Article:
I have been meaning to do a monthly "book of the moment" slot picking up on whatever I was reading at the time that seemed relevant
And this month i find myself with two books that cannot be called at all "recent". There is "The Guide to South and East Africa for the use of tourists, sportsmen, invalids and settlers" - 1914 edition - and "Introduction to Zoology Through Nature Study" by Rosalie Lulham, 1923 edition.
The first book is a fascinating tour of a vanished world, usefully sporting pages advertising ginger beer, Broadwood Piano Fortes, Union-CAstle Line ships to south Africa and hotels (Beira, for example offer sthe Savoy at 15s - 20 s, Queen's from 8s 6d and the Metropole for 8s 6d (that's s= shillings (24 to the pound, I think? and d = pennies, 12 to the shilling)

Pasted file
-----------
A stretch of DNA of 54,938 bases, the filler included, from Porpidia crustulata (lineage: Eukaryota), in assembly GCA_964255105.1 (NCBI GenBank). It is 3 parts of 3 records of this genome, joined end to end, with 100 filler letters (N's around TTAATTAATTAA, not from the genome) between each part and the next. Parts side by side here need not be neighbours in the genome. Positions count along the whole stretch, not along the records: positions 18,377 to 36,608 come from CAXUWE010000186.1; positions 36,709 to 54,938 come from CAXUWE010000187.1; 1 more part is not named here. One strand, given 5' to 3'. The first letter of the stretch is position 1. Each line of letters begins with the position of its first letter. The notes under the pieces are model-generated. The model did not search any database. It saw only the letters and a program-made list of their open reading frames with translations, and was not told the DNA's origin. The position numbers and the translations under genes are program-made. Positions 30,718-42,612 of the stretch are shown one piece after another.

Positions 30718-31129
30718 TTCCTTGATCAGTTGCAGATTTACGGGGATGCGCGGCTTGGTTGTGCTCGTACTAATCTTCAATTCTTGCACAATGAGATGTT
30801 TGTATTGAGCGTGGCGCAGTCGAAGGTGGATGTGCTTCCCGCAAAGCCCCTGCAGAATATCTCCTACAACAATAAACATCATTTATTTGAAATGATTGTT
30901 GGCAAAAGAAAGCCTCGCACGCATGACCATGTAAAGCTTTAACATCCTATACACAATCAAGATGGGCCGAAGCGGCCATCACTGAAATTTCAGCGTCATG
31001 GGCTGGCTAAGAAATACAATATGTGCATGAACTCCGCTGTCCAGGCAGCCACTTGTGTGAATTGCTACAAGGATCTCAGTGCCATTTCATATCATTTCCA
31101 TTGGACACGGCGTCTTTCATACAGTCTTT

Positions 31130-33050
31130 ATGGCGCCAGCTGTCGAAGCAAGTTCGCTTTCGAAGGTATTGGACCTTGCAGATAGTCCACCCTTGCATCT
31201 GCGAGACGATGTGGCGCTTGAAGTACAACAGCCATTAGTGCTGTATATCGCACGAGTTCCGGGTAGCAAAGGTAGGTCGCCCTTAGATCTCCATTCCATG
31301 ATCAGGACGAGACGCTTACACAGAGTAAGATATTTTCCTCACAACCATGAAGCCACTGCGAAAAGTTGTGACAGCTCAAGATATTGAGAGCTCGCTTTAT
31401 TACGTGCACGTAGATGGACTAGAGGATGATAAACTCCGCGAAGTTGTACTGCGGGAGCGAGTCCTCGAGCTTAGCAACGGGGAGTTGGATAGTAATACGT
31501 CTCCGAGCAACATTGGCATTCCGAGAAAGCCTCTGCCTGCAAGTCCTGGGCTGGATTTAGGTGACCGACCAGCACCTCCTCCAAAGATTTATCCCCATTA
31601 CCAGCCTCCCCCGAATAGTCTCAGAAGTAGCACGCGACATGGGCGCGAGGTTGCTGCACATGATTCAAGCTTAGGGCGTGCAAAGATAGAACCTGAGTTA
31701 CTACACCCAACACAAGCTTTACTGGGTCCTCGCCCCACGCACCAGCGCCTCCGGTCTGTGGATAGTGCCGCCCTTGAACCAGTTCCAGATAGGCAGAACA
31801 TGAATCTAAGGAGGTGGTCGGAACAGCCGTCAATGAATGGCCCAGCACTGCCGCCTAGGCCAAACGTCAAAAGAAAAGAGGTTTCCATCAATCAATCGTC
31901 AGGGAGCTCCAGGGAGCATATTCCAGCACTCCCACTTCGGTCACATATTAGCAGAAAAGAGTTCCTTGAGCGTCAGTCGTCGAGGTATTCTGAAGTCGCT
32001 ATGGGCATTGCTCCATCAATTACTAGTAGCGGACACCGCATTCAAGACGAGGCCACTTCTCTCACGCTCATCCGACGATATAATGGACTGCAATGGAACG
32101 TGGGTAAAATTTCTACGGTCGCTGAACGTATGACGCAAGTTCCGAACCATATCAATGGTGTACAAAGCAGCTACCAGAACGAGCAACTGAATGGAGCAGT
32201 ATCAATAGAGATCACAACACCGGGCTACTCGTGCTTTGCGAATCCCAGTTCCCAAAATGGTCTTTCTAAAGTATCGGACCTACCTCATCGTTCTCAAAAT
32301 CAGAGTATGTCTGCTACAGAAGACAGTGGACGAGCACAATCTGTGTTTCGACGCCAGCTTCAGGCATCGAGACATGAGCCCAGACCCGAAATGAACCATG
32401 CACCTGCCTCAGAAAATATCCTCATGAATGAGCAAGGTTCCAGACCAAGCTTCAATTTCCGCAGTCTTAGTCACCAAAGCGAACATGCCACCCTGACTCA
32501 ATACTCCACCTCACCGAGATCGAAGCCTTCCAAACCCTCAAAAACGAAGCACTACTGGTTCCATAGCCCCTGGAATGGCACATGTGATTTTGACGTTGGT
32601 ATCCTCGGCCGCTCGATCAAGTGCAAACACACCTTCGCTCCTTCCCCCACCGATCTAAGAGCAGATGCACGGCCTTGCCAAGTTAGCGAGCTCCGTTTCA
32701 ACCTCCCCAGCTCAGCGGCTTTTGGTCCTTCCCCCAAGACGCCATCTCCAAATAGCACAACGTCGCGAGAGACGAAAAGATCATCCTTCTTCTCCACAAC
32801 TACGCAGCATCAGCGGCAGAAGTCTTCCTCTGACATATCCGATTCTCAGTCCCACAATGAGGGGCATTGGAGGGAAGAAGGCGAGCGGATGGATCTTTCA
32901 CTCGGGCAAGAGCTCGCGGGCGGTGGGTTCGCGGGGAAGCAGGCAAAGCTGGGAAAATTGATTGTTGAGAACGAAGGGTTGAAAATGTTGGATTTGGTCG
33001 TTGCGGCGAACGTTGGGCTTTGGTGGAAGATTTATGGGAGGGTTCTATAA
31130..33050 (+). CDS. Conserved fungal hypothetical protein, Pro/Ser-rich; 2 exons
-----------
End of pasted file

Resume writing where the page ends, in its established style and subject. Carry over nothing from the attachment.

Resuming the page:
There are wonderful, delicate colonial maps with the great sweep of Rhodesia reaching right up to the Nyasaland protectorate (now Zimbabwe, Zambia and Malawi) and German East Africa (mostly Tanzania)
|Cape Town: I found Kloof Street and other familiar places|
Introduction to Zoology is an old favourite, full of careful drawings and detailed life histories for beetles, worms and dragonflies. There is a recipe for "artificial sea water" and a design for "a subterrarium for beetles". I was given this copy when i was about 12 (have just had it rebound) and with that and assorted Gerald Durrell volumes on my bookcase, I never had much of a chance really. Explains the current 9 aquaria (emergency tanks for stray tadpoles and toadlets and a refugee newt), the pile of bone sin the library and the boxes of useful pine cones and pebbles upstairs...
The same adventure that brought me the Guide, added a book on the Tortoises of Southern Africa and reprints of books Old Stone Monuments by J Ferguson (originally published 1872) and The Shire Highlands by Jim Buchanan (Malawi, 1885) and the brand new and magnificent The Wildflowers of Offaly by John Feehan, but they can all wait for another day!